Tales from Timnath: New Year’s Resolutions

 

When I told my wife Amy that I was drafting a New Year’s resolutions column for North Forty News, she sarcastically noted that New Year’s resolutions were essentially promises to address one’s shortcomings. And, since she skeptically presumed that I have no intention of seeing any of these ‘promises’ fulfilled, maybe I should just write a column about my many faults and save the insincerity.

While Amy’s point was well taken, it’s not that I haven’t made and kept New Year’s resolutions before; it’s just that it’s the same one every year, namely that I’ll have even less tolerance for other people’s foibles, follies and faults than in previous years. And while that perpetual commitment has served me well as subject matter for several of my NFN columns, a well-intentioned self-improvement plan once a year can’t hurt anything, hence the following:

I resolve to be more careful about patronization, a common dictionary definition of which is: ‘treat in a way that is apparently kind or helpful but that betrays a feeling of superiority; to adopt an air of condescension toward’. With that in mind, I’ll no longer suggest to anyone the considerable value I’ve found in regular exercise, eating healthy and especially, not using a commissioned investment broker.

I resolve to be more accepting of parents at the neighborhood pool who can’t take their eyes off their phones to watch their children. Not having children of my own, I obviously can’t comprehend the relative importance of staying current on one’s Facebook page versus the safety of one’s offspring.

And speaking of cell phones, I must become more tolerant of distracted drivers, including the one in my neighborhood who almost hit me the other day. I should have more appreciation for how important it is to check your emails and texts before you get to wherever you’re going.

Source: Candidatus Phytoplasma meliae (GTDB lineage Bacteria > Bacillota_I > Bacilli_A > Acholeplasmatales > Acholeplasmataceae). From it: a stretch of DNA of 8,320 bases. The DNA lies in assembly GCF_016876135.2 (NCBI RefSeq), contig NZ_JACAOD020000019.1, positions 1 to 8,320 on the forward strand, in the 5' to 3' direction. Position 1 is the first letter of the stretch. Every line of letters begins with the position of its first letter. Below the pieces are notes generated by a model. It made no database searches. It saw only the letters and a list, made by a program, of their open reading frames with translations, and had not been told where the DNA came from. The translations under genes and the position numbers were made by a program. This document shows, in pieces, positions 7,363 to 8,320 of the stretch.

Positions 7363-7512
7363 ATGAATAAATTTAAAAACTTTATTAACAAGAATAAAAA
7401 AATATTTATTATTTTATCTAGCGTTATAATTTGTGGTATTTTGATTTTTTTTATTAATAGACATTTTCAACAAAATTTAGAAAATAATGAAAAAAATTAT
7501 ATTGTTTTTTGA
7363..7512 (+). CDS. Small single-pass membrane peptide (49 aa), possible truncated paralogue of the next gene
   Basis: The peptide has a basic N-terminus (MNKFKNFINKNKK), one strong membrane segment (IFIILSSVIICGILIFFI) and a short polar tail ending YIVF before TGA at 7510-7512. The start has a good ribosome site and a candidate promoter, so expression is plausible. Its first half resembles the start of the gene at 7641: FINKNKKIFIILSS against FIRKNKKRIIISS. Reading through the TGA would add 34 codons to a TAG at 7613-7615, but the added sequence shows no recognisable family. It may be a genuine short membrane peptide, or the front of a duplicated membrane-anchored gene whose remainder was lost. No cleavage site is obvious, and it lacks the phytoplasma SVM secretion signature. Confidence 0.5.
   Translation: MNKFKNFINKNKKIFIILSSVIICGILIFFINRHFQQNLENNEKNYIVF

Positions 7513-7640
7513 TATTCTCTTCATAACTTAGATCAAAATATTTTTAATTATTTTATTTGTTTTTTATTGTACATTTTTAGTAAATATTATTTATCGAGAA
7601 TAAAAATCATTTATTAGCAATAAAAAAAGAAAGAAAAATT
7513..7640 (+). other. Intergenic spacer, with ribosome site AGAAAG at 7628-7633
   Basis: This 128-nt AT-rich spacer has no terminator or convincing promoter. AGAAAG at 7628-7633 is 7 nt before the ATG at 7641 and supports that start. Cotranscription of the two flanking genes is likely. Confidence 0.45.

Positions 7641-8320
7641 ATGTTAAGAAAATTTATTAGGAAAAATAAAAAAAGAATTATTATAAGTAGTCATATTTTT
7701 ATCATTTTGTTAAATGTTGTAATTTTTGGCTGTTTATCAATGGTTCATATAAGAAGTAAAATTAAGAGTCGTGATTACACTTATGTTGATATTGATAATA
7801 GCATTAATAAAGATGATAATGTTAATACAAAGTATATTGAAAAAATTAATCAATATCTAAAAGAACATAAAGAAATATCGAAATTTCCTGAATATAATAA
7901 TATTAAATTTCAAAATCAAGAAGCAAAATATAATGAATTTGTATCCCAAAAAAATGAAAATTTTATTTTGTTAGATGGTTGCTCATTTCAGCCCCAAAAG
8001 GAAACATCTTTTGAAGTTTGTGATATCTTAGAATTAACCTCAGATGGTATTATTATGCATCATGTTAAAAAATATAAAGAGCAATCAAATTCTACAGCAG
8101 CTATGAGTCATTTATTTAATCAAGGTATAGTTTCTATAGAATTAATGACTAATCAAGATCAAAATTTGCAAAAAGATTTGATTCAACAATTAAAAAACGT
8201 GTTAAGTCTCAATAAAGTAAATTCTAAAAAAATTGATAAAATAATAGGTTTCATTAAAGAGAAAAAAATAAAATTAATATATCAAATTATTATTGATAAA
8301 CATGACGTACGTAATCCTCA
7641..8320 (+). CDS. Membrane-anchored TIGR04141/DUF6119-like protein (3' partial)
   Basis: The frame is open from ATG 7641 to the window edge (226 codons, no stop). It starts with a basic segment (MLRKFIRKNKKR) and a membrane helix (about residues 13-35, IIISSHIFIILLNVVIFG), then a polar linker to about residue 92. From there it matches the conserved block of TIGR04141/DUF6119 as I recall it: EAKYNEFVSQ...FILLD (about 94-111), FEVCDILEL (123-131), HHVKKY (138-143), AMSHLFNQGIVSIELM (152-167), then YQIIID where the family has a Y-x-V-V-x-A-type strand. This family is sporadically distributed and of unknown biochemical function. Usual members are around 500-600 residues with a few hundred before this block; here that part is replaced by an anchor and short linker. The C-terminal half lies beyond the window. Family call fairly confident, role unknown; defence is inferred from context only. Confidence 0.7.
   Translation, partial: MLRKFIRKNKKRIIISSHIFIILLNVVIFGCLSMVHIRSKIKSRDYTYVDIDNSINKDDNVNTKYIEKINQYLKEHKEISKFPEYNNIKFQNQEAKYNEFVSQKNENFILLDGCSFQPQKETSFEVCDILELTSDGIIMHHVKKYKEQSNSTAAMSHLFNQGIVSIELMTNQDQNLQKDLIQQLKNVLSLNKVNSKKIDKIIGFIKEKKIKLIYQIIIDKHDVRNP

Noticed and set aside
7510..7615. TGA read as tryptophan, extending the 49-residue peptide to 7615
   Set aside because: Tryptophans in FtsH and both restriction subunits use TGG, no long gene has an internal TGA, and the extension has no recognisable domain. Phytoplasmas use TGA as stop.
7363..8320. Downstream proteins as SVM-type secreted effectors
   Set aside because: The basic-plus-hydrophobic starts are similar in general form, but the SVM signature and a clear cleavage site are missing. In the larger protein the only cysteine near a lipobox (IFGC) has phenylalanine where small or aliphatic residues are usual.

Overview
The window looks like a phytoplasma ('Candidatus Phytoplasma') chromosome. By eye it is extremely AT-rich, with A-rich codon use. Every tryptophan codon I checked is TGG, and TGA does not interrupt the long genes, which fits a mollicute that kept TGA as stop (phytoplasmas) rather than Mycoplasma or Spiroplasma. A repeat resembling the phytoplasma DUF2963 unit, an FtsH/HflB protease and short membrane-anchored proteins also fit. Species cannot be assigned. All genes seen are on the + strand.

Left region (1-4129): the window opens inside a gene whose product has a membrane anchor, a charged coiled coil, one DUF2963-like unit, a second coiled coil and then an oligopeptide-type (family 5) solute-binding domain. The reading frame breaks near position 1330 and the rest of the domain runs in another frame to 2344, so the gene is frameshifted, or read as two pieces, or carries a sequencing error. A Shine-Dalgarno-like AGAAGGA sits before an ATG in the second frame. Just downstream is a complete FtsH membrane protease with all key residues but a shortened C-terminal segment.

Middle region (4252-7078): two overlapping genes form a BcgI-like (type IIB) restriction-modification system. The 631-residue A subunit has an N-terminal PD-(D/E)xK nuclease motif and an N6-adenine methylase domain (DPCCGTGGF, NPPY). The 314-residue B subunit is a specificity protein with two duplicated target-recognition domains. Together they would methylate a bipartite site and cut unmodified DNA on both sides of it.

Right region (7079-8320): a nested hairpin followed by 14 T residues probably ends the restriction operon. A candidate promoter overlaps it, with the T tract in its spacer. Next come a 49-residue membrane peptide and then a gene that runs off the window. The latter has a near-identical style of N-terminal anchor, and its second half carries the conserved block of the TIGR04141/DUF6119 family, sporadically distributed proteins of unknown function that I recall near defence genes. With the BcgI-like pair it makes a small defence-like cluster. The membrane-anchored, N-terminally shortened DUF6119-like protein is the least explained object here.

I also must be more tolerant of excuse-making and a lack of personal accountability—blame it on something or somebody else, don’t admit you’re wrong. Nobody wants to own any missteps anymore. It’s all about ‘me’. If nobody’s wrong, who’s right? I know, it’s tough being responsible.

I resolve to make better use of ‘reverse psychology decision making’. That’s a tactic I use at election time when I’m uncertain how to vote. I know people whose opinion I can ask, then I vote the opposite way, confident that I got it right. I’m now using this approach at home too on other decision making.

I resolve to have more empathy for those people who complain but never do anything to bring about change. I know firsthand that it takes courage to rock the boat, and one can always hope that someone else will pull the oars for you.

I resolve that I must quit reminding drivers of electric vehicles that their supposed non-polluters are really powered by dirty old coal. 

I resolve not to dignify an irrational argument with a retort. My smug look just means I don’t have a problem letting you think you’re right.

And to appease Amy: I won’t play my drums when you’re sleeping if you won’t play the Kardashians when I’m sleeping.

Finally, I resolve not to keep up with the Joneses; rather, to be the Joneses.

Meanwhile, I acknowledge that my annual resolution for ever-lessening tolerance of others’ foibles, follies and faults may seem heartless to some. However, I keep hearing from readers that they relate to my intolerance, so that’s a resolution I’ll keep making.

But don’t hold me to all the rest of this.

Phil Goldstein writes Tales from Timnath periodically for North Forty News. Phil is an 11-year Timnath resident who proudly serves the Town of Timnath as chair of the Timnath Planning Commission. Phil is finally using his journalism degree after getting sidetracked 48 years ago. The views expressed herein are Phil’s only. Contact him with comments on the column or suggestions for future columns at NFNTimnath@gmail.com.

 

Did you like what you just read?

Show your support for Local Journalism by helping us do more of it. It's a kind and simple gesture that will help us continue to bring stories like this to you.

Click to Donate

Be the first to comment

Leave a Reply